Warren Buffett’s 2-Step Plan for Surviving a Bear Market

Warren Buffett
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Warren Buffett is arguably the greatest investor in history. So, when the markets fall hard — as they have this lately — it’s worth listening to what the CEO and chairman of the holding company Berkshire Hathaway has to say.

Today, the S&P 500 index closed about 21% below its all-time high reached in January. This officially put U.S. stocks into a bear market, meaning they fell at least 20% from a recent high.

If that freaks you out, it shouldn’t.

In one of his annual letters to shareholders of Berkshire Hathaway five years ago, Buffett reminded us that major market declines are inevitable. As he wrote:

“… the years ahead will occasionally deliver major market declines — even panics — that will affect virtually all stocks.”

He went on to say that no one can predict when these downturns will occur. However, he reassured investors that they need not worry about bear markets — or even vicious stock market crashes — as long as they remember two things:

“First, widespread fear is your friend as an investor, because it serves up bargain purchases. Second, personal fear is your enemy. It will also be unwarranted. Investors who avoid high and unnecessary costs and simply sit for an extended period with a collection of large, conservatively-financed American businesses will almost certainly do well.”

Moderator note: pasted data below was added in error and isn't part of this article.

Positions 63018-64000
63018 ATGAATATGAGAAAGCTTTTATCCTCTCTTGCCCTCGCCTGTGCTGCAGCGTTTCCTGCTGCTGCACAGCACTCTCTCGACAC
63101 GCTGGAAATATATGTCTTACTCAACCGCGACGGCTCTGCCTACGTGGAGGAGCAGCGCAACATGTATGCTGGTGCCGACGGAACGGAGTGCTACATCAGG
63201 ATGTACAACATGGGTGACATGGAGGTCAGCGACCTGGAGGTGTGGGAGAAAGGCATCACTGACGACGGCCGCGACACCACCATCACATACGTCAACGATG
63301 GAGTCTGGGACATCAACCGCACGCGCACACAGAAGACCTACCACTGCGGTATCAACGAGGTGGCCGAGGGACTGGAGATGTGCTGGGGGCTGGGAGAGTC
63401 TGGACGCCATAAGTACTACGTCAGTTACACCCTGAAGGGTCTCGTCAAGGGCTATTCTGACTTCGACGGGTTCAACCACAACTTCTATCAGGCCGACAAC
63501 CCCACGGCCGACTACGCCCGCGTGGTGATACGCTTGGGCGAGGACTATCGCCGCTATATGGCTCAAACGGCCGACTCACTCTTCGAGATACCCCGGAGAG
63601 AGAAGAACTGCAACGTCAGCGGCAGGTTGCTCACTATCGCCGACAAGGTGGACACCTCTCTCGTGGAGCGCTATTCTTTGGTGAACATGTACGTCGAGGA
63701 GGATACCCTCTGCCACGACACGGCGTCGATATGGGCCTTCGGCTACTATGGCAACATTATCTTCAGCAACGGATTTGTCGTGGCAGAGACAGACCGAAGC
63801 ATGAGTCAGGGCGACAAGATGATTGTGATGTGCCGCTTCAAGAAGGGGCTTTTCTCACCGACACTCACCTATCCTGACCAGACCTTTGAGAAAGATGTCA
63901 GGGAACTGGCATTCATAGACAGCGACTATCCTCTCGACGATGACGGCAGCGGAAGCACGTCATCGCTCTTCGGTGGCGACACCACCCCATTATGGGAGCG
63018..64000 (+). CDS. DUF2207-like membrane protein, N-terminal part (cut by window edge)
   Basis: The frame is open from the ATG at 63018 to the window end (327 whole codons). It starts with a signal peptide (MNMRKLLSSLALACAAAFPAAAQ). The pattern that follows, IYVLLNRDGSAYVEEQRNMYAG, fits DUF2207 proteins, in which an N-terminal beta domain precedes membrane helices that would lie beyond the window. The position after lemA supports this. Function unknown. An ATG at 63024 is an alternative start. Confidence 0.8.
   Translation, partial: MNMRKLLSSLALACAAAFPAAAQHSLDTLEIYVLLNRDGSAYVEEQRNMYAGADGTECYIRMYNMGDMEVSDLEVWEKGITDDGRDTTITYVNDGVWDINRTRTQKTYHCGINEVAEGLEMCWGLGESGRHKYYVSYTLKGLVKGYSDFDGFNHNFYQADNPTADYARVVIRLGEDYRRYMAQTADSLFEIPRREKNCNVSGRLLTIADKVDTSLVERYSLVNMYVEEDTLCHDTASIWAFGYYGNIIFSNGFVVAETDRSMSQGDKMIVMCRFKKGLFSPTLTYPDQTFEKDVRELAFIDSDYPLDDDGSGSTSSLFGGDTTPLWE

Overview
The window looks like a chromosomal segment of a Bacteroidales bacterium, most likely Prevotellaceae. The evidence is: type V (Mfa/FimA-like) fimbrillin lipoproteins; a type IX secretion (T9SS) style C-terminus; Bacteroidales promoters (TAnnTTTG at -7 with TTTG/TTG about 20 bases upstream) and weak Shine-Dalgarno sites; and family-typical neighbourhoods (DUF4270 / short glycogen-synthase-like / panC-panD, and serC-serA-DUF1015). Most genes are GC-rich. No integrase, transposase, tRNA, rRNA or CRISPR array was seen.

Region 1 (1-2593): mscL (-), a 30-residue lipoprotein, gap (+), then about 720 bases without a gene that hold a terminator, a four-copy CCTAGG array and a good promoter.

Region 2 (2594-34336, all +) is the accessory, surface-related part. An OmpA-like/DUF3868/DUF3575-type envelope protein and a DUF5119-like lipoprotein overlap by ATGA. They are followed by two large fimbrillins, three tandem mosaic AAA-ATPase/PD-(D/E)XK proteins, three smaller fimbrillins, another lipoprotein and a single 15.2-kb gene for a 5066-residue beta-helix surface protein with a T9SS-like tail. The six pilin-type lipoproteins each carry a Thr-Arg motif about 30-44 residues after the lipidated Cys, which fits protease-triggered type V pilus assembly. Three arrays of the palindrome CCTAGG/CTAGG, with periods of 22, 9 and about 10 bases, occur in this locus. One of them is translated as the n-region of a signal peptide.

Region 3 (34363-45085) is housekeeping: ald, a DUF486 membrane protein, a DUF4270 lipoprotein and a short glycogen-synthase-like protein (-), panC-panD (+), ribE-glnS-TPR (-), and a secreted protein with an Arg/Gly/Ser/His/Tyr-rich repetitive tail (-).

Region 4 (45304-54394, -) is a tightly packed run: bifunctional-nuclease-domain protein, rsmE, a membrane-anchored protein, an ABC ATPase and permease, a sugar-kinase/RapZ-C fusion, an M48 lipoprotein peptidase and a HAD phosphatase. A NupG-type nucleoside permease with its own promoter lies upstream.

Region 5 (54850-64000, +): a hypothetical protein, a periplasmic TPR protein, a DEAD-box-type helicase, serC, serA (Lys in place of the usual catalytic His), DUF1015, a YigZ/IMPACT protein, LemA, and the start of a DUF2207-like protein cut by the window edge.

Buffett’s reflection amplified one of his most famous bits of investing advice: “Be fearful when others are greedy, and be greedy when others are fearful.”

So, hold on through thick and thin — and possibly even buy more stock at times when things look especially thin — and you’ll do just fine.

That’s something to remember as markets tumble — a trend that very well might continue throughout 2022.

As Buffett wrote in 2017, it’s always been a mistake to bet against America, and the future is likely to be brighter than the past:

“You need not be an economist to understand how well our system has worked. Just look around you. See the 75 million owner-occupied homes, the bountiful farmland, the 260 million vehicles, the hyper-productive factories, the great medical centers, the talent-filled universities, you name it — they all represent a net gain for Americans from the barren lands, primitive structures and meager output of 1776.”

For more guidance from the Oracle of Omaha, check out:

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